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Types of Genetic Disorders II: Definitions & Symptoms

Types of Genetic Disorders II: Definitions & Symptoms
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  • 0:01 Good Genes Gone Bad
  • 1:00 Hemophilia
  • 3:00 Muscular Dystrophy
  • 4:19 Phenylketonuria
  • 5:36 Lesson Summary
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Instructor: Adrianne Baron

Adrianne has taught high school and college biology and has a master's degree in cancer biology.

We are going to discuss hemophilia, muscular dystrophy (MD), and phenylketonuria (PKU) in this lesson. We will look at the genes affected for each disorder. The symptoms that result and inheritance patterns will also be covered.

Good Genes Gone Bad

Our genetic code is the set of genes that determines almost everything about us. You can think about our genetic code as the instructions for creating us.

They are responsible for our hair color, height, eye color, etc. Most people are very content with everything that their genes have dealt them in life. This occurs when our genes are healthy and carry out everything that they were designed to do.

There are instances when genes don't work quite like they are supposed to. The most common reason for our genes not functioning properly is that there is a mutation. A mutation is an alteration in the structure of a gene. Mutations in our genes can cause a change in our appearance, the functioning of our bodies, or both. So, in other words, if the genes are mutated, then the instructions for creating us change, and the end result is different.

We are going to discuss a few of the diseases that result from mutations in our genes.

Hemophilia

I'm sure you have scraped your knee or cut your finger before in life. This is a minor event for most people. The injury happens, you bleed a little bit, the bleeding stops, and then a scab forms.

No big deal, right? It is for people with hemophilia. Hemophilia is a disease that allows bleeding to occur for an extended time after an injury. This disease happens as a result of a mutation in the coagulation factor genes. Coagulation factors are proteins that are responsible for causing your blood to clot and form scabs after injury.

When mutations occur in the coagulation factor genes, then the instructions for making the coagulation factors are changed, and you end up not having functioning coagulation factors. Once this happens, then you aren't able to form clots like you should, and you continue to bleed after an injury.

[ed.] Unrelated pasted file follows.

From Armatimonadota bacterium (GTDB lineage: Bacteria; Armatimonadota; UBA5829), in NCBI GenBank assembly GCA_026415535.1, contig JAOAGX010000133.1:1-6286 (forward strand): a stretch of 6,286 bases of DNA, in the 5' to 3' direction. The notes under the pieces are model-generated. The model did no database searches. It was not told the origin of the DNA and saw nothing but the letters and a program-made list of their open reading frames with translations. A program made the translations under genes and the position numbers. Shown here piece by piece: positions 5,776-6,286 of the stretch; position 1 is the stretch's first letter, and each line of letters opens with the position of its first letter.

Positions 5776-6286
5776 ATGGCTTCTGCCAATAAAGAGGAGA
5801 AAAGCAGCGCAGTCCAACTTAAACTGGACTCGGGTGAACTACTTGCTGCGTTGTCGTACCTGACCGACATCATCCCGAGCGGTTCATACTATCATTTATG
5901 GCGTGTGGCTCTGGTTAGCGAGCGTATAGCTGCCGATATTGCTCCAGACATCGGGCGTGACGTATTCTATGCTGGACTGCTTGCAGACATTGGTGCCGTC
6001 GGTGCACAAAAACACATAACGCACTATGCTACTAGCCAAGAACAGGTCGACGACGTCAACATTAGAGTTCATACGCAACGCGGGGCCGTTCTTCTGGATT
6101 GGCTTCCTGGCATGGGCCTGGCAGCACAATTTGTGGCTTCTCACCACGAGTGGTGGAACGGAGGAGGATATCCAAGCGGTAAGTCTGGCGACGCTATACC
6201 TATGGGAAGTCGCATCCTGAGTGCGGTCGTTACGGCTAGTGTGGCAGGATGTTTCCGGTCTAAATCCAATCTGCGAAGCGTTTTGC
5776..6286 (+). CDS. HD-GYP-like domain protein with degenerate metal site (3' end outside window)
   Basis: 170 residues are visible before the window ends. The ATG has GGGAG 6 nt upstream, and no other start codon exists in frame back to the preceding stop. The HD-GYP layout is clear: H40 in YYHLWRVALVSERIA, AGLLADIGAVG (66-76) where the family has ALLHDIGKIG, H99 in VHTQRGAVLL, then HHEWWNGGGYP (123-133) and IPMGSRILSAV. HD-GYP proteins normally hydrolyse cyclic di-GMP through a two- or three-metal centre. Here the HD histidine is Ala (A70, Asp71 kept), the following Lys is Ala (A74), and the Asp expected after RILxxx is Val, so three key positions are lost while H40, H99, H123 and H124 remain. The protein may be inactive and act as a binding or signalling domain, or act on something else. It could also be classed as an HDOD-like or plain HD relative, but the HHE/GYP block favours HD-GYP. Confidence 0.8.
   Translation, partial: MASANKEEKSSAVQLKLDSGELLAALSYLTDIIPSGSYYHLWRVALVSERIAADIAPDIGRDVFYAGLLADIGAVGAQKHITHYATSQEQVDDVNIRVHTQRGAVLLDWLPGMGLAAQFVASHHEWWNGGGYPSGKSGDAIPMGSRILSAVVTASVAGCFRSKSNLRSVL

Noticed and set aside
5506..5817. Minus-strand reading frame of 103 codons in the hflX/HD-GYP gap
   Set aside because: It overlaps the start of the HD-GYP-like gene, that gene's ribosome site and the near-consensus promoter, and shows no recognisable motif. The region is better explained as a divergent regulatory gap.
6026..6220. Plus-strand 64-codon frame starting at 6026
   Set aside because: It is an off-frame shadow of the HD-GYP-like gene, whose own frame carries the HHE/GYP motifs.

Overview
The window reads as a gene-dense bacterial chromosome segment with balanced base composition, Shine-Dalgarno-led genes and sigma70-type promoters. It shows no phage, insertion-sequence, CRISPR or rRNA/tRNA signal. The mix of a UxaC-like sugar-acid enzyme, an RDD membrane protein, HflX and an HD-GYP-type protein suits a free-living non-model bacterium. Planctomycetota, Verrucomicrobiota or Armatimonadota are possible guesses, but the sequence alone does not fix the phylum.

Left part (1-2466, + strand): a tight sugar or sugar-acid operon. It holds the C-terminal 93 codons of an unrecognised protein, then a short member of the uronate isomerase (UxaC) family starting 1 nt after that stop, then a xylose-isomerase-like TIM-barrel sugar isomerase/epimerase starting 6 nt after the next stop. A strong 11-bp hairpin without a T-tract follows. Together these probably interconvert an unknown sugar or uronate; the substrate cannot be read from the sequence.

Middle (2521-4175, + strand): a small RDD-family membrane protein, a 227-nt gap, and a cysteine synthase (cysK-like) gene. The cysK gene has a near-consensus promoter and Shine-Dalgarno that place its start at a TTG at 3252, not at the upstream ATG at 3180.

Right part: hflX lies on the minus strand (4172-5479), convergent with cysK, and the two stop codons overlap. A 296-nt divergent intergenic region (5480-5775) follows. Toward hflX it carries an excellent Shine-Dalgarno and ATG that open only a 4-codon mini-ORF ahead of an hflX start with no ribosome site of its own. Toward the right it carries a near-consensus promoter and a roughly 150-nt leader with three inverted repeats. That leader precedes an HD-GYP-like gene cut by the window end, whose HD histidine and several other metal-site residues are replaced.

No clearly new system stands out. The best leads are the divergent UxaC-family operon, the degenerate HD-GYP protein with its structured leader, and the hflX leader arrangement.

There are two coagulation factors that may be mutated to cause this disease. A mutation in the gene for coagulation factor VIII causes hemophilia A while a mutation in the gene for coagulation factor IX causes hemophilia B.

You may be wondering: When and how does this mutation occur? This is usually a congenital disorder, which means that you are born with it. The genes for the coagulation factors are found on the X chromosome. The disease is seen almost exclusively in males since they only get one copy of the X chromosome. If the one X chromosome has the mutated copy, then males have the disease. Females rarely, if ever, get it because they have a second X chromosome that will likely have a normal set of genes for coagulation factors.

There are some instances when a person isn't born with the disorder and it develops later in life. This happens when the body thinks the coagulation factors are foreign, like bacteria, and mounts an immune response to attack them. We refer to this as acquired hemophilia.

Muscular Dystrophy

There are some activities that most of us don't give much thought to being able to do. Things like swimming, running, and exercising are rather easy to do since we decide to them. There is a subset of people that have a disease known as muscular dystrophy that really wish they were able to easily participate in these activities.

Muscular dystrophy, abbreviated as MD, is a genetic disorder that causes weakening of the skeletal muscles. These are the muscles that control movement. The disease may also affect the muscles of the heart and the ones that control breathing, in rare cases. When a person shows symptoms of muscle weakness, the muscles involved and how severe the weakness is depends on which type of disorder a person has.

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